And that’s where things stand at this moment. I’ll post updates now and then, to this ongoing saga, as I continue to wade through the shitstorm of buying a new car in the seller’s market of 2022.

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How Not to Buy a Car, Update #4: The Naked Copy

This hodge-podge series documents my efforts to buy a new car. It has unlimited updates. Who knows how long this shit is going to take? This is Update #4. To read the previous update, CLICK THIS LINK. For the next update, CLICK THIS LINK. To start at the beginning, CLICK THIS LINK. Thanks for reading!

The Naked Copy

I’d just made a deal to purchase a Chrysler Pacifica Limited, which I’d been told was in the process of being built in Windsor, Canada, and that the build wouldn’t start for at least another month. This is the sort of doublespeak and vaguery I’ve come to expect from car dealerships.

I was promised that after my Canuck car arrives in California, it will be delivered to my house for free, where we’ll sign all the paperwork. Then they’ll take my trade-in and haul it away. And we’ll all live happily ever after, with shit-eating grins on our faces. At least, I think that’s what they said over the phone. Or was it just my wishful thinking?

My salesman, Dick Dastardly, also promised that there would be no dealer markup over MSRP. Heh-heh, that’s the beauty of buying a gas-guzzling, gross-polluting vehicle that nobody wants these days. The Pacifica gets 17 mpg in the city and 25 mpg, highway. That’s a gas hog by today’s standards. But hey, no dealer markup! And hopefully, very little wait compared with buying an electric hybrid. So let gas prices and climate change be damned!

I gave the finance department my credit card info over the phone, and put up the $500 deposit. Soon after, an email arrived with a photo of the deposit receipt. It was a tape receipt, and it was laid over the Priced Order Confirmation (POC). The POC is a document that lists a long column of prices and fees, including MSRP price, and Destination Fee.

I quickly noticed that the tape receipt in the photo was positioned so that it covered most of the numbers in the long column of prices. That left me feeling nervous. So I emailed Dick and asked him to send me an unobstructed POC, showing all the prices. I also made it clear that I wanted no additional dealer installations (such as nitrogen in tires, VIN etching, paint protection, horse cock up the ass, etc).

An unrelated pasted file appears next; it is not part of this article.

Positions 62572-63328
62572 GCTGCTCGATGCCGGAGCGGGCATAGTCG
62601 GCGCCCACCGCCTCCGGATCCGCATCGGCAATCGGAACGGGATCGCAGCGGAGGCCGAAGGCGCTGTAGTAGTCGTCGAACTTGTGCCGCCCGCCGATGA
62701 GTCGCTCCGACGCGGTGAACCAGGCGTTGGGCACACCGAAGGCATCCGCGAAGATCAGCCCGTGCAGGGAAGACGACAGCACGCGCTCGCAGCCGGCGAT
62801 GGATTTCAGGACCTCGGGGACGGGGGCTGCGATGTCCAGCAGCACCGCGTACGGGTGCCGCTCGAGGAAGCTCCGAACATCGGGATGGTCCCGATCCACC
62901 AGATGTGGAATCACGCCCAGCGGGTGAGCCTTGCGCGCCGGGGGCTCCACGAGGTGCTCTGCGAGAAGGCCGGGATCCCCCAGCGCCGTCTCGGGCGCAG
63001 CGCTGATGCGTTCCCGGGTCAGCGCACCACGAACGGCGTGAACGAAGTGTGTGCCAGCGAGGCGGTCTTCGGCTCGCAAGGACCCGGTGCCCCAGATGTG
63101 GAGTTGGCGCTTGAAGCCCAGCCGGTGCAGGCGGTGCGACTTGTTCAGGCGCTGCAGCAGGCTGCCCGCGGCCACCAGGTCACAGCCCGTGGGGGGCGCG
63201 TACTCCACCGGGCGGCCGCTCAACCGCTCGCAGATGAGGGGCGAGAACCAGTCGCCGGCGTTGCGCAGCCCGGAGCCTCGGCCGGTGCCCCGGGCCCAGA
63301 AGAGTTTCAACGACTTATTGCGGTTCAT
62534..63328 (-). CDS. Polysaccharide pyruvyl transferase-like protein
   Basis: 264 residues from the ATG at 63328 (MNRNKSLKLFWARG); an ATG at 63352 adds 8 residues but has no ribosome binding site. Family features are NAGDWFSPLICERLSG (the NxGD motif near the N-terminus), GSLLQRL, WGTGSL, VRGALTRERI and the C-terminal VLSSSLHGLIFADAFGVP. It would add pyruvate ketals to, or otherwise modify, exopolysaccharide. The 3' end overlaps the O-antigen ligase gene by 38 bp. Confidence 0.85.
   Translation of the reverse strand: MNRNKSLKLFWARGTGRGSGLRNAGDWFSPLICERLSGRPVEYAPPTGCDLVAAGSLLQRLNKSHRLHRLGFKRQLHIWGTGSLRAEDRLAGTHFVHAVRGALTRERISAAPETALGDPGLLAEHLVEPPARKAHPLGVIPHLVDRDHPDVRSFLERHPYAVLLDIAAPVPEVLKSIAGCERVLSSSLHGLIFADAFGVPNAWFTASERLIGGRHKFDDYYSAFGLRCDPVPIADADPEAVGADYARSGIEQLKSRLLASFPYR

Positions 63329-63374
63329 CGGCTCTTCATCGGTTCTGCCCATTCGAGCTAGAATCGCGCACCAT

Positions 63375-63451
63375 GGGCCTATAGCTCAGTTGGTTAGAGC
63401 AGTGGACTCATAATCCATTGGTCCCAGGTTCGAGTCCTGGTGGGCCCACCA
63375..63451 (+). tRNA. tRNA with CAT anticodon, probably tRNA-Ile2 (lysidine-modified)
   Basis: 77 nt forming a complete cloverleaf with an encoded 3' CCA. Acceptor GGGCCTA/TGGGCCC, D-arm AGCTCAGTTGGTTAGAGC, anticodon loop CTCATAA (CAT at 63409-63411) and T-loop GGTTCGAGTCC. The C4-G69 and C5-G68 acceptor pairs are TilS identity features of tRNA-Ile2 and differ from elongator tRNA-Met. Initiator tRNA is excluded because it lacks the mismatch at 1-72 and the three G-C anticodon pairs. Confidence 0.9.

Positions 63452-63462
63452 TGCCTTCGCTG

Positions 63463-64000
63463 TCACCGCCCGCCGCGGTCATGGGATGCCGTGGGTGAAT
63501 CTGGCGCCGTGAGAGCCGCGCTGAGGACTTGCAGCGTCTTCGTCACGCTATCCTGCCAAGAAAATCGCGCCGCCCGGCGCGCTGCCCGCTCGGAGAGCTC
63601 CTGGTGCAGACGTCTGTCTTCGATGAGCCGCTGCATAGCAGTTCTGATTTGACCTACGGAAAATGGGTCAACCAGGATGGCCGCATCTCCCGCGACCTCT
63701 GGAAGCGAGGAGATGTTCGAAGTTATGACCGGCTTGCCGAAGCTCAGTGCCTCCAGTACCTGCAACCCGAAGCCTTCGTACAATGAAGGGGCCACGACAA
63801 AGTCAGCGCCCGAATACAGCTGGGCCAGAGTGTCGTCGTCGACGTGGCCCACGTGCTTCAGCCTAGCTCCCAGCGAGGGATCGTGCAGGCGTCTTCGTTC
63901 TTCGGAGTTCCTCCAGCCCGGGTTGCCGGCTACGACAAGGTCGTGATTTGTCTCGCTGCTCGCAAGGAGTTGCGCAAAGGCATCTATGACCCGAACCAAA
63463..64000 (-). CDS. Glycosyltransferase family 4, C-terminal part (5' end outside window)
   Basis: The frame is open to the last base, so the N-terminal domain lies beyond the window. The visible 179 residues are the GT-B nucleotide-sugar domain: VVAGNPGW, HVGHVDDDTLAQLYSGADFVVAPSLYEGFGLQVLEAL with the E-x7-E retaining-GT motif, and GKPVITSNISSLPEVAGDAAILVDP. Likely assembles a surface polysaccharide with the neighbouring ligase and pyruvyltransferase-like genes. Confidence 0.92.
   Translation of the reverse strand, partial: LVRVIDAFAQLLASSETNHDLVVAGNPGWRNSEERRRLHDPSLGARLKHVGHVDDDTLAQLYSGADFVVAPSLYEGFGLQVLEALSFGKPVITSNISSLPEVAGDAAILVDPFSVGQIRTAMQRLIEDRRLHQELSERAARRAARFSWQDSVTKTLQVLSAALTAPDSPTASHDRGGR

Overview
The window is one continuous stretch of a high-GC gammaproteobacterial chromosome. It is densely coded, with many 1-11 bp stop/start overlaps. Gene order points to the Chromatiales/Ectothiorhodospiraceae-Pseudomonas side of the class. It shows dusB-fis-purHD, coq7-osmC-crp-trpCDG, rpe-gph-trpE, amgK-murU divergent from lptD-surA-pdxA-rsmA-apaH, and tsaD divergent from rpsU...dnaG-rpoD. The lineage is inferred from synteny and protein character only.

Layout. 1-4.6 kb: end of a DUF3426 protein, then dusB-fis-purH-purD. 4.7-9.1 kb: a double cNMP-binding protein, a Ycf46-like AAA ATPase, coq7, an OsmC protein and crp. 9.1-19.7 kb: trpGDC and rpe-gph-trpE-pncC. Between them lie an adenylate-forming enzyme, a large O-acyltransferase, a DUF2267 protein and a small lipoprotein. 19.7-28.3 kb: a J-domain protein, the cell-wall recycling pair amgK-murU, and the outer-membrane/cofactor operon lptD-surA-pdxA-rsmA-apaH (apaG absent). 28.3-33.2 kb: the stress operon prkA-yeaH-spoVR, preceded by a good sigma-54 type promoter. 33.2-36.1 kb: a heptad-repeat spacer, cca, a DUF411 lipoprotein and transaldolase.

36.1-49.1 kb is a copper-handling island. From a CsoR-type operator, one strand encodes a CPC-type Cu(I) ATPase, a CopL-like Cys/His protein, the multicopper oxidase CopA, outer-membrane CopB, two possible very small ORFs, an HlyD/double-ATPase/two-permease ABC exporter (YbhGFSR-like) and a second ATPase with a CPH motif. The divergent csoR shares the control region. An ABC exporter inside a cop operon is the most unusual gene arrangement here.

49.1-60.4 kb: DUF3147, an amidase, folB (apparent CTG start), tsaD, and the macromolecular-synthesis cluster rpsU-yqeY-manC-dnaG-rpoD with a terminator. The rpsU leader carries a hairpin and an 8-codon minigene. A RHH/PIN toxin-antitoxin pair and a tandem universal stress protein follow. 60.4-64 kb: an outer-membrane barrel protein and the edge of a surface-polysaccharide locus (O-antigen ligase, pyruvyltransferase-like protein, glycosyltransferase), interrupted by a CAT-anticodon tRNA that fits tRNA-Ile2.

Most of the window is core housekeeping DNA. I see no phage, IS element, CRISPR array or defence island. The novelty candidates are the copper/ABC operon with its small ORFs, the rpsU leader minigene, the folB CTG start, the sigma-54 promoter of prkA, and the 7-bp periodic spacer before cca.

Dick’s naked copy, preparing to fuck me over.

Dastardly’s reply was rather terse. He protested that this was a “naked copy” of the POC, and that there is no invoice or set price until the vehicle, which is in the process of being built, but which won’t begin being built for a month, is built. He said the price was subject to change by the factory, due to inflation.

Naked copy. I wondered about this strange choice of words. How could Dick call it a naked copy, when he’d used the credit card receipt like a fig leaf, to cover the column of prices? I responded by assuring him that I understood the price was subject to change, due to inflation, but I still wanted the complete, unobstructed POC, so I could have a ballpark idea of what the vehicle would cost when delivered.

Dick relented and sent it to me. And I felt relieved to see that no additional dealer-installed extras were listed in the column of prices. But I felt perplexed that no other fees were listed either, such as sales tax, licensing, registration, and all the other usual fees we get nicked with in a car sales contract.

It only showed the MSRP of $51,545, a $73 discount because the goddamned supply chain shortage won’t allow Chrysler to include power folding mirrors, and a Destination Fee of $1,596, for a total price of $53,067. For a ballpark out-the-door (OTD) price, which would include taxes, fees, and other charges, the salesman advised me to dig out my calculator and add 13%.

13%?! That would lift the price of my gas-guzzling heap to $59,965.71! I felt nervous about this, worrying about what sort of dealer extras they might be planning to stick me with, to arrive at a price like this. I wondered just how big of a horse cock they kept down at that dealership.

I decided to play hardball. We’ll see where that got me, in the next update.